Red Flowers reviewed in New City Lit

Searching for Japan’s Vanishing Past: A Review of “Red Flowers” by Yoshiharu Tsuge

New City Lit    |    Brendan Buck    |    December 20, 2021

The second of a seven-volume collection of the works of influential Japanese cartoonist Yoshiharu Tsuge, “Red Flowers” depicts an artist in transition. Collecting his works published between 1967 and early 1968, or when he began publishing in the monthly comics magazine Garo, this volume catches Tsuge’s work developing a character. As outlined by Mitshiro Asakawa and Ryan Holmberg in a companion essay, the restless Tsuge was spending the time he wasn’t using to draw traveling to remote parts of rural Japan. These travels are fictionalized in these collected stories and document his search for a past vanishing in the face of a rapidly modernizing Japan. As result, we have a volume filled to the brim with dilapidated hatch-roof inns run by hard edge, elderly locals who, despite their sorry state and frequent grumblings, have a beauty and nobility that Tsuge’s frequent narrative stand-ins can’t resist actively seeking.

The resulting work born of these travels feels at once utterly alien from modern manga, while also decades ahead of contemporary American comics. Tsuge’s comics aren’t just effective short stories, they’re literary ones. Early shorts in the collection, before he hit his travelogue phase, are explicitly based in classical and modern literary tales of Japan. But even as Tsuge turned to travelogue, the flourishes used to dramatize remain lent from Japanese literature. In the title story an artist visits a mountainside and encounters a refreshment stand run by an adolescent young woman filling the job of her delinquent, drunkard father. This is a character that the companion essay cites as having been modeled from a Dazai short. But while she is lifted from elsewhere, the climax of the story, which involves her falling over with cramps as a stream of red flowers float down a river, is a coming-of-age metaphor of Tsuge’s own invention. This mix of literary allusion, author invention and subject matter combines to make Tsuge’s work feel ahead of its time.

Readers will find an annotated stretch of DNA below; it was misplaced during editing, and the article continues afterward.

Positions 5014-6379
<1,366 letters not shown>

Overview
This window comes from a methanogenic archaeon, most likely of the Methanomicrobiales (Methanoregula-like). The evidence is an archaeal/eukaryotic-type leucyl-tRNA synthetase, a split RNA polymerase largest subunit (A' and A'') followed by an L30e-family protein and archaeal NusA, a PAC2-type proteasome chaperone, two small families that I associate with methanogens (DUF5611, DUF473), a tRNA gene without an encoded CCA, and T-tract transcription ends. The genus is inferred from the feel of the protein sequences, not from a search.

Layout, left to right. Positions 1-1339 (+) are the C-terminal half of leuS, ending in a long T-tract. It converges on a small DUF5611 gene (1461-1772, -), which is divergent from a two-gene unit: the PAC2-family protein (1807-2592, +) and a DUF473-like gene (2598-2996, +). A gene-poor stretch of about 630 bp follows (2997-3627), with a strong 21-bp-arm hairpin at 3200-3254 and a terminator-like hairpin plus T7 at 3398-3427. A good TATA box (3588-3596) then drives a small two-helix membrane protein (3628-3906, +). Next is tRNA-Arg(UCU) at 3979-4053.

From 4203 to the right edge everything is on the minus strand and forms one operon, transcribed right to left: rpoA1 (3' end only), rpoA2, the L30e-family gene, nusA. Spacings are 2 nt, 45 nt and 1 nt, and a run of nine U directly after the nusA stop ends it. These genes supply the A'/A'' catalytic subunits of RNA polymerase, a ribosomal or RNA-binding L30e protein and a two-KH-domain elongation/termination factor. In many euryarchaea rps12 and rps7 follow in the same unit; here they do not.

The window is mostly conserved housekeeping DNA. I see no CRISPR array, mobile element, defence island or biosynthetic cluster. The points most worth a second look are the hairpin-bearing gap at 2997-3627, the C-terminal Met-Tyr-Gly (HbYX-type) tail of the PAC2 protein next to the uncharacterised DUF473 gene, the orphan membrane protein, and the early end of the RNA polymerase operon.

Befitting of Tsuge’s literary material, Drawn & Quarterly’s high-quality printing of the material is worthy of praise. The companion essay that ends the work is also a highlight for the historical context and framing it provides. The only half-complaint I have is placement of the story “the Antlion Pit” at the end, which is both a break in the largely chronological presentation and thematic content, as result of being a redraw of a moody, obviously fictional pre-Garo work. But even this choice is made with intent, as the placement of this earlier work at the end is meant to set the stage for the next shift to happen in Tsuge’s career: his famous surrealist period. I highly recommend this volume and I eagerly await the next. (Brendan Tynan Buck)

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